1215pm – Mercedes-Benz CLA
Good lord! Drive a Mercedes-Benz CLA and you’ll never again say there’s no such thing as an ill-sorted car these days. It is incredible. Why? The ride. How stiff, you’ll think, as you’re thrown clear of the seat umpteen times across a rough country road. How much reliance is Mercedes-Benz placing on the fact it’s very well built to keep the dashboard and structure in one piece? The amount of energy transmitted through it by the stiff, rigid ride is quite staggering: the amount left over to throw occupants about is similarly breathtaking (sometimes literally if you land on the seat heavily). Makes the stodgy, slow steering seem a minor grumble, really, and puts the good work of the engine, gearbox, plus the interior and exterior stylists to waste. This is 2013: how has a car with this setup reached showrooms?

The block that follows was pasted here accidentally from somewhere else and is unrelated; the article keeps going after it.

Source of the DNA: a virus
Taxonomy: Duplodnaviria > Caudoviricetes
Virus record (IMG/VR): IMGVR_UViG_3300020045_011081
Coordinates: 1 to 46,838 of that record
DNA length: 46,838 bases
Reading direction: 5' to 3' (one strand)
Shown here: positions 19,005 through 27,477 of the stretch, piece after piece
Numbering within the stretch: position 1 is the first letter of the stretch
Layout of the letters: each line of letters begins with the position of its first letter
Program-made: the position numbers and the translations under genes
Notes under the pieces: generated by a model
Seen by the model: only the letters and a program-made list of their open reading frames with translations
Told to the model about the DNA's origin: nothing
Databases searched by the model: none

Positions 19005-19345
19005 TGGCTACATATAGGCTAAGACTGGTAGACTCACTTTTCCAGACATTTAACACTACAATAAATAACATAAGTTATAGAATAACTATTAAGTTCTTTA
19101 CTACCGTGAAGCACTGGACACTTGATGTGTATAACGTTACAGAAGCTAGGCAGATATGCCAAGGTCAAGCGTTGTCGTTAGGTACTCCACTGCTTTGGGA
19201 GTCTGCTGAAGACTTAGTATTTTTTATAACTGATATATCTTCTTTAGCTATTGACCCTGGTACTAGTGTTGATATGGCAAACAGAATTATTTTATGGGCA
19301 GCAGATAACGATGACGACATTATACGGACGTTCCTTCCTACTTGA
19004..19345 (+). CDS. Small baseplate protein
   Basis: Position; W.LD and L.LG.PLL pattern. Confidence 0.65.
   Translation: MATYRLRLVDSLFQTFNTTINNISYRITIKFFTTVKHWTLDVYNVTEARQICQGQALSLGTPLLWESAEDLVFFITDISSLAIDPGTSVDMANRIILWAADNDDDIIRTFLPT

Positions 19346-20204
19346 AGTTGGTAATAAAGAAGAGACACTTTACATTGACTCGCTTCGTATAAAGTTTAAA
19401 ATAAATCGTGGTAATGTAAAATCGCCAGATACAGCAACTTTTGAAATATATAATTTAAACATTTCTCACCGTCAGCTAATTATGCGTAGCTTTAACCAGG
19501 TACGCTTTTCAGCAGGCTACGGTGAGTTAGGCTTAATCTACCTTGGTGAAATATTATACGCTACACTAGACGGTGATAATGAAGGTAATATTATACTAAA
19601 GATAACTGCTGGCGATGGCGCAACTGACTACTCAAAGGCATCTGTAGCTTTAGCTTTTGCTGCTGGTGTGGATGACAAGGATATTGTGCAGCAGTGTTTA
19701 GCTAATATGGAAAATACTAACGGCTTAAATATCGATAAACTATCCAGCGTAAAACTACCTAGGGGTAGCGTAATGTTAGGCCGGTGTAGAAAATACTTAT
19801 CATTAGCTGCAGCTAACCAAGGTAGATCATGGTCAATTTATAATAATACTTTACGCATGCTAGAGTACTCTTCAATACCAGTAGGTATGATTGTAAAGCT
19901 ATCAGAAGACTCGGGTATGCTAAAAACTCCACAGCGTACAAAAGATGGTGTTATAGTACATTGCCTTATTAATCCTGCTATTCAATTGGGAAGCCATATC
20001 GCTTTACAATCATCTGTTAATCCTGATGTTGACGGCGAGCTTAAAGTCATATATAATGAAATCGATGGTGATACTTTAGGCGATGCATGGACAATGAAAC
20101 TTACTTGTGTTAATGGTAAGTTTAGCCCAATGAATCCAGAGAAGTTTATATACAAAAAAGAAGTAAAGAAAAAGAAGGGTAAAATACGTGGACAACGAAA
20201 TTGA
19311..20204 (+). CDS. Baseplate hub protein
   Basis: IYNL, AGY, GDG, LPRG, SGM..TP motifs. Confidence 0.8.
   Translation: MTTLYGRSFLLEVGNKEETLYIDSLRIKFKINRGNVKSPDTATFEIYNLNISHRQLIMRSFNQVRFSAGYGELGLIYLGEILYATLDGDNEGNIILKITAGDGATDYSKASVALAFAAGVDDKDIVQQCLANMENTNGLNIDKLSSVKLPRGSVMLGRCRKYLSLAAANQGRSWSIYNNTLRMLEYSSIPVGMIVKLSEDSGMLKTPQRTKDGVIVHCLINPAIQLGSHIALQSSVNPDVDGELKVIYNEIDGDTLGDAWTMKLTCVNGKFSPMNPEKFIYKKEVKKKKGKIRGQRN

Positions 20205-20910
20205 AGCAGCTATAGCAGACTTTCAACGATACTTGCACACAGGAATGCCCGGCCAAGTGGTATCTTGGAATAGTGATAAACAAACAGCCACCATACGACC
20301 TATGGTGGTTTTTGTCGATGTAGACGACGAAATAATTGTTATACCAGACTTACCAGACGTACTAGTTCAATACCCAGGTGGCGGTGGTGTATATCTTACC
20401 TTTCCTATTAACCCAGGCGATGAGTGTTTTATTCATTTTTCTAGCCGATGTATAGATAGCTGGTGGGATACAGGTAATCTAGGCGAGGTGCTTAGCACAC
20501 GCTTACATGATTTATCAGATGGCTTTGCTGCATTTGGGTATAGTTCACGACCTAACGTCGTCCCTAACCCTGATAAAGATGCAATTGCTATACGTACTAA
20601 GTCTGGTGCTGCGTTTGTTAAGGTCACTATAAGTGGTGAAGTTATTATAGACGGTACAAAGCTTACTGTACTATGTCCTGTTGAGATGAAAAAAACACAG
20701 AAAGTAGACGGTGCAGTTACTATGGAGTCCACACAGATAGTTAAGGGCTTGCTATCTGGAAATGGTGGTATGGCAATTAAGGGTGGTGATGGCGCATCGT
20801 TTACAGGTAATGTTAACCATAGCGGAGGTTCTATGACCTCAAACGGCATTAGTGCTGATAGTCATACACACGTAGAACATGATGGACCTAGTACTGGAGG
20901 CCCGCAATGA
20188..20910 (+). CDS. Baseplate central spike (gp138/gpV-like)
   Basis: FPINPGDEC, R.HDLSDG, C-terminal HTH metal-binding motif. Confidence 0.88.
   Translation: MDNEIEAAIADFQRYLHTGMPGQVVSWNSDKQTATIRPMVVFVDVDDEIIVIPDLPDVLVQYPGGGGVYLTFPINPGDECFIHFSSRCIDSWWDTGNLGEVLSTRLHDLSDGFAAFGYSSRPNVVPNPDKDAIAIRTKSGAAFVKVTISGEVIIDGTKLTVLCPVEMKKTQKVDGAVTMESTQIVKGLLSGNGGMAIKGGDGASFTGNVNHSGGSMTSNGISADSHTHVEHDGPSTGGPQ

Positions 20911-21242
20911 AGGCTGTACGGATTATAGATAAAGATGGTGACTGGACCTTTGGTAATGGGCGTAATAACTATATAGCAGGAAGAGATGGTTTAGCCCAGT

1110am – Peugeot 208 XY
Peugeot had sold out its allocation of GTi for 2013. It’s almost sold out of 208 XY, too. Why? The interior, mainly: very rich it is too, with lots of leather on the dash, glinting chrome-face instruments and polished metal effect plastic. The black rooflining is neat, the bolsteerd Alcantara-style seats lovely. Plenty of rough road integrity shows typical Peugeot finesse and the front end has bags of grip. Good. It needs it, given the surprise speed of the steering and the additional need to recalibrate because of the ultra-small steering wheel. Throughout my 15-minute drive, it felt odd. This isn’t a car you’ll get used to in a run around the corner (ultra-light, lifeless pedals and a baggy gearchange underline this). It’s a supermini with depth, and a rich-feeling one… but Peugeot dealers may run slightly longer test drives for a reason.